Texas Comptroller Glenn Hegar said the state entered the era of the coronavirus in a healthy financial situation, which bodes well for the future as reopening continues, but that Texans are not out of the woods yet.

Nursing facilities across Texas will be able to apply for federal funds to purchase devices to connect residents to friends and family. (Courtesy Adobe Stock)
Gov. Greg Abbott announces $3.6 million project to connect nursing home residents to families

Gov. Greg Abbott announced May 27 that $3.6 million will be provided to nursing facilities to purchase tablets, webcams and headphones to connect residents with family members.

The industry has had to shift to more virtual open houses, which has brought both advantages and disadvantages. (Andy Li/Community Impact Newspaper)
Montgomery County real estate market takes hit in April; real estate industry goes virtual

Between May 5-11, the Greater Houston area had 241 virtual open houses that drew 1,330 attendees.

Voters are encouraged to bring their own equipment in order to prevent catching or spreading coronavirus.(Graphic by Matthew T. Mills /Community Impact Newspaper)
State of Texas releases voter health checklist for polling stations in June and July

Texas Secretary of State Ruth Hughs released a checklist May 26 for voters to follow to help prevent the spread of coronavirus at polls.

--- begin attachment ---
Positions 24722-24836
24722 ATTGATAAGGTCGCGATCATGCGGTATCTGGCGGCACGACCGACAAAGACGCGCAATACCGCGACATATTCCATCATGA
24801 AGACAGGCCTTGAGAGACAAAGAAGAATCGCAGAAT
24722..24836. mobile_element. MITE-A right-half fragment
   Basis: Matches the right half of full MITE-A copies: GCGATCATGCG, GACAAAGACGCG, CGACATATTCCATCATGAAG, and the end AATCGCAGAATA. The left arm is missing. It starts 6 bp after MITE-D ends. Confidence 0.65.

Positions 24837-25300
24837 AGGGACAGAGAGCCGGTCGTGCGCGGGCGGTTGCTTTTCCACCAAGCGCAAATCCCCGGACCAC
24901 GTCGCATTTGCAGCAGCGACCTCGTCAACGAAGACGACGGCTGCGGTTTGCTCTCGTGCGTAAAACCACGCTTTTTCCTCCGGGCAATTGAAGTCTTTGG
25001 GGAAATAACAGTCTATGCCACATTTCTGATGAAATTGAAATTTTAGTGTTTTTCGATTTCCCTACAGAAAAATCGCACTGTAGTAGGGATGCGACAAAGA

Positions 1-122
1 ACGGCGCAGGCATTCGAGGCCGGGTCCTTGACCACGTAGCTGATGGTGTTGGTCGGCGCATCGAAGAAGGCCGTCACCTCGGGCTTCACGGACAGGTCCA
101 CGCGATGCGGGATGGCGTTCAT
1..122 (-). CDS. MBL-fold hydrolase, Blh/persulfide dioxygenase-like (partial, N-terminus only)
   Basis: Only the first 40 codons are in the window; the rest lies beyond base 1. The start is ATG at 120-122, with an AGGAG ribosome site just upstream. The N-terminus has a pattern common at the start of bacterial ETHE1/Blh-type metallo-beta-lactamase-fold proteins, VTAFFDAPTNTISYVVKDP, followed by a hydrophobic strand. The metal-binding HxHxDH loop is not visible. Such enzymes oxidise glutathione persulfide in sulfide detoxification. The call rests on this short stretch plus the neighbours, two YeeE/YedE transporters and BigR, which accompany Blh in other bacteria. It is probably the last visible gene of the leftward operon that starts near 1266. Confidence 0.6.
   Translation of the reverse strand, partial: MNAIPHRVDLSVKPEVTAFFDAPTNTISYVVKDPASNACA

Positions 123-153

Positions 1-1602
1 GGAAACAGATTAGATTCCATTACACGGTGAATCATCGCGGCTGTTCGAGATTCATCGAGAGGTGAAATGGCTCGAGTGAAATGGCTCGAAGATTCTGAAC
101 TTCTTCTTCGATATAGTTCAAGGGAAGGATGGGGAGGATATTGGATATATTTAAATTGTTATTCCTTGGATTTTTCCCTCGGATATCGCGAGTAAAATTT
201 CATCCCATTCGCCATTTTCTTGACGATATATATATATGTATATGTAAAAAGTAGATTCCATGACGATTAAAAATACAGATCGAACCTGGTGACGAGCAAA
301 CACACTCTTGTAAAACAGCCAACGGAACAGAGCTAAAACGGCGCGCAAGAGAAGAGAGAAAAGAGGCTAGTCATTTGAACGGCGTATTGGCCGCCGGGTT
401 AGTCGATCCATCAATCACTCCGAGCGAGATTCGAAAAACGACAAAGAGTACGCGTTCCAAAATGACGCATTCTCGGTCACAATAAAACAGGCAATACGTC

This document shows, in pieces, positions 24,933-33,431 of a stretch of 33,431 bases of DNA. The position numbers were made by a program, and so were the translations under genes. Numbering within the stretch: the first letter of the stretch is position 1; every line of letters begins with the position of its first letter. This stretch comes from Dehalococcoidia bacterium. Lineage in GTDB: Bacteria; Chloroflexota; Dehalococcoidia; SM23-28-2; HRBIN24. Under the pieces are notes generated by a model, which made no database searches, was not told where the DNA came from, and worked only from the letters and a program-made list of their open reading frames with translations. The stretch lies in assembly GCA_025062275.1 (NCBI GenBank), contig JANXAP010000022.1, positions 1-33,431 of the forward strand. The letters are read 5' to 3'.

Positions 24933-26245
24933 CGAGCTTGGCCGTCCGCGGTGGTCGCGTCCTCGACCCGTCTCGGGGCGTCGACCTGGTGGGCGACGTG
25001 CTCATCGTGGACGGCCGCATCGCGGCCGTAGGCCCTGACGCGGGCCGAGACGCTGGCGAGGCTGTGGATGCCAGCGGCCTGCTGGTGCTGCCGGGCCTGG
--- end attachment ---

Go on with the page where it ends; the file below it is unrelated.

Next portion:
Montgomery County Precinct 3 Commissioner James Noack announced his plan to give $500 stimulus checks to homeowners. (Courtesy James Noack)
Precinct 3 Commissioner James Noack proposes plan for $65 million return through CARES Act

A plan will be submitted for Montgomery County property owners to be able to apply for a $500 stimulus check later this summer.

On May 27, SpaceX will launch NASA astronauts to the International Space Station. This marks the first time in nearly a decade U.S. astronauts have launched from the U.S. (Courtesy NASA Television)
UPDATED: Here's how to watch the historic May 30 SpaceX rocket launch

For the first time since 2011, NASA astronauts are launching from U.S. soil to space.

In-N-Out Burger will open soon in front of Willowbrook Mall. (Danica Smithwick/Community Impact Newspaper)
COMING SOON: In-N-Out Burger construction progresses at Willowbrook location

Along with burgers, fries and shakes are also on the menu.

Public health officials have now confirmed five deaths total over the past five days in the county. (Community Impact staff)
Harris County coronavirus count: No new deaths, 286 new cases confirmed in Harris County May 26

Public health officials have now confirmed five deaths total over the past five days in the county.

Montgomery County commissioners met May 26 in Conroe. (Ben Thompson/Community Impact Newspaper)
Here’s how Montgomery County will distribute Round 1 CARES Act funding

Round 2 is half the amount of Round 1 and will be used for food distributions and for the elderly and children. The allocation method for Round 3 has not yet been determined .

Starting May 29, water parks will be able to open up to 25% capacity. (Kelly Schafler/Community Impact Newspaper)
Gov. Abbott issues proclamation allowing water parks to open

Starting Friday, May 29, water parks will be allowed to open but must limit guests to 25% of their normal operating capacity.